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Power Up: Progressive Pro-Israel groups come out in support of Ben & Jerry's

with Tobi Raji

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The people

A DOUBLE SCOOP 🍨🚨:  A group of progressive, pro-Israel Jewish groups are issuing a letter to U.S. governors today in support of Ben & Jerry's ice cream after the iconic Vermont-based company announced last week it would discontinue sales of its ice cream in “occupied Palestinian Territory.” 

The company, whose founders are both Jewish, will continue to sell their ice cream in Israel. But Israeli government officials have called on U.S. lawmakers to sanction Ben & Jerry's in states with anti-boycott laws and have labeled the ice cream maker as “antisemitic.” 

Signatories of the letter by eight groups including J Street, the New Israel Fund, and Americans for Peace Now condemn “legal action against Ben & Jerry's or its parent company Unilever in response to its decision to no longer sell ice cream in occupied Palestinian territory.” 

  • We are especially dismayed that some have degraded the discussion around the issue by calling the move antisemitic, a dehumanization of the Jewish people, and even an act of terrorism,” according to the letter provided to Power Up. “Such discourse not only clouds the facts, but is extremely polarizing, deeply painful to many Jews and harms the fight against the growing tide of actual, deadly hatred that our community faces worldwide.” 
  • The letter notes a key distinction: “None of our organizations endorse boycotts of Israel or support the global BDS movement — and many of us actively advocate against them. At the same time, like Ben & Jerry’s, we make a clear distinction between the State of Israel and the Palestinian territories it militarily occupies. This critical differentiation between the State of Israel and the settlements established in occupied territory in violation of international law is rightly recognized and maintained in various ways by official US policy and the constitutionally-protected actions of private individuals and organizations.” 

The letter further argues that a majority of Jewish Americans support the approach of making a distinction between Israel and settlements established in occupied territory: 

  • “For example, a recent poll of Jewish voters in the United States found that a majority support both continued US military aid to Israel and measures to ensure that such assistance is not used in connection with expanding settlements. 1 We also note that the McDonald’s franchisee in Israel has declined for many years to open a restaurant in the settlements.”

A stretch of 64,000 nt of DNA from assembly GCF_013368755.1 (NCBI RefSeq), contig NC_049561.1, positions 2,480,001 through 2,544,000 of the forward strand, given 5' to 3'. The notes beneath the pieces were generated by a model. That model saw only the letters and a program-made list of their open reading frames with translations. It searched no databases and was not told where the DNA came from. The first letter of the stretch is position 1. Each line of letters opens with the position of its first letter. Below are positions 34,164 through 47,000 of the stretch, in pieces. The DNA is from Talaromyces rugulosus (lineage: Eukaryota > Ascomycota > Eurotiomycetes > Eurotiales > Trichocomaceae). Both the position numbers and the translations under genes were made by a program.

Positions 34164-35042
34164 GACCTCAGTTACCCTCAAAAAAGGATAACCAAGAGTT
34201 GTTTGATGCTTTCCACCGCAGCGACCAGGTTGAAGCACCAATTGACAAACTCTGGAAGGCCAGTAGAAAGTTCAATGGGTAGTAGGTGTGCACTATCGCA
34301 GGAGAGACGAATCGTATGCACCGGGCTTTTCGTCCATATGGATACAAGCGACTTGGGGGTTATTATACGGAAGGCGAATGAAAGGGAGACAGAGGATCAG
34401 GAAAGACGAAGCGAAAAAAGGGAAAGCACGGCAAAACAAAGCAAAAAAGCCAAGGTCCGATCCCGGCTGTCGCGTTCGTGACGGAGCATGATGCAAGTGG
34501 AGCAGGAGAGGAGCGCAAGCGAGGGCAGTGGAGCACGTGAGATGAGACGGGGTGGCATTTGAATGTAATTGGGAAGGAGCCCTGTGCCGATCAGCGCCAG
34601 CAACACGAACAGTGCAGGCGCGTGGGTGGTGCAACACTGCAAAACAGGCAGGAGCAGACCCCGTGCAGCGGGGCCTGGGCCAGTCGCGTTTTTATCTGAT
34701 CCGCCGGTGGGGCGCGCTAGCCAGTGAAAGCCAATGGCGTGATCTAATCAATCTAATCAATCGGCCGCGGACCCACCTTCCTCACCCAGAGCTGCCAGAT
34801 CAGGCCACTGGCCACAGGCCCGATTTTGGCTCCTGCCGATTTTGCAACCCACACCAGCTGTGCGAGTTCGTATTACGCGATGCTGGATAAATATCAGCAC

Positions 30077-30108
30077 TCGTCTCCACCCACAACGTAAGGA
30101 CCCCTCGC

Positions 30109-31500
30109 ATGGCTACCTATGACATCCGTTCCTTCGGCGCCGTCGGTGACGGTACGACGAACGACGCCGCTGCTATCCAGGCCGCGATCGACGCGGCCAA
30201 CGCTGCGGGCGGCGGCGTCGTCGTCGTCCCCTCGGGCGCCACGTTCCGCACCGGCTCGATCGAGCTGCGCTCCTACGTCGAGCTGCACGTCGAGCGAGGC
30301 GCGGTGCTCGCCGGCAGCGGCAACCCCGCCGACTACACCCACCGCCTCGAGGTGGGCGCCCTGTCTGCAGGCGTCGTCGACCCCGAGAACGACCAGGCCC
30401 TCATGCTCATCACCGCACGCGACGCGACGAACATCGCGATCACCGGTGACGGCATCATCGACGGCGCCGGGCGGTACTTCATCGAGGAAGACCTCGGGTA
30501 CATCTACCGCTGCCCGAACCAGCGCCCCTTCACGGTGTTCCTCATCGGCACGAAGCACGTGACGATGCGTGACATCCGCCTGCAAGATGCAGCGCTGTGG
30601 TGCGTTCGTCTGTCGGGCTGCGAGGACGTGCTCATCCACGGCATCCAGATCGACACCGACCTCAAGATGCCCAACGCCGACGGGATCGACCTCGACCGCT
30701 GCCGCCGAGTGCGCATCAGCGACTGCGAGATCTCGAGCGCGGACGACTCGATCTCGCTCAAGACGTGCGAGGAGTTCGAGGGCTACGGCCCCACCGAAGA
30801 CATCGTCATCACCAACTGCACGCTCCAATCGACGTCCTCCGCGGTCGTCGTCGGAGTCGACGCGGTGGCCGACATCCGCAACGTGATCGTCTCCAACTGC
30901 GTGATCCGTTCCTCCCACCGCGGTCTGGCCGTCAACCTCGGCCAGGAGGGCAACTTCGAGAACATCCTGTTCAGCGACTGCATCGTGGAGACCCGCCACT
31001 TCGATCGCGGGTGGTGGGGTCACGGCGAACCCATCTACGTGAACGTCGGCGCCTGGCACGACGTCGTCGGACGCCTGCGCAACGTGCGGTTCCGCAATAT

Last week, right wing American Jewish Organizations sent a letter to governors whose states have passed laws targeting the Boycott, Divestment and Sanctions movement, or BDS, asking that they determine “whether Unilever, should be included on the list of 'Scrutinized Companies that Boycott Israel,' in which state funds cannot be invested.”

  • “If the state invests in Unilever we ask that you take immediate action to divest. Additionally, we ask you to determine whether the state has any contracts with Unilever and its subsidiaries that may be in violation of the state anti-BDS law.”

GOP lawmakers quickly adopted the war on ice cream, calling to cancel Ben & Jerry's in their state after the announcement. 

  • “On Thursday, the Texas comptroller directed his staff to investigate whether Ben & Jerry's and Unilever should be placed on a list of banned businesses. Florida Gov. Ron DeSantis also called for the businesses to be added to the state's ‘Scrutinized Companies that Boycott Israel List,’” USA Today's Hannan Adely reports. 
  • “New Jersey’s law, adopted five years ago, requires that state pension funds divest from pro-boycott businesses… The law puts New Jersey in a bind. Lawmakers voted for it with near-unanimous support in 2016, but now the consequences could be felt by one of the state’s big employers. Unilever plc, the British conglomerate that owns Ben & Jerry's, runs its U.S. operations out of a 321,000-square-foot campus in Englewood Cliffs where it employs 1,600 people.” 
  • Sen. James Lankford (R-Okla.) called for a ban on the sale of Ben & Jerry's in Oklahoma before walking back his remarks: “If grocery stores want to sell Ben & Jerry's, if people want to have private, standalone Ben & Jerry's and be able to go to that, that's totally up to you,” Lankford said. “Our state law says, though, our state won't participate in our contracting as a state with any state-run facility with any company that actually has a BDS movement.”

The investigations

HAPPENING TOMORROW: “The House select committee envisioned to be the ultimate arbiter of what led President Donald Trump’s supporters to invade the U.S. Capitol in January is scheduled to begin its work under a cloud of controversy that threatens to compromise the investigation from the outset,” our Post colleague Karoun Demirjian reports

  • “Republican leaders, who declared a boycott after House Speaker Nancy Pelosi (D-Calif.) last week rejected two of their picks for the panel, have signaled to the GOP’s rank and file that there could be consequences for anyone who participates. As of Sunday, two have agreed to do so anyway, and Pelosi has hinted that there could be others.”
  • Who? “Pelosi selected [Reps. Liz Cheney (Wyo.) and Adam Kinzinger (Ill.)] to serve on the panel, naming Kinzinger to its ranks Sunday afternoon.”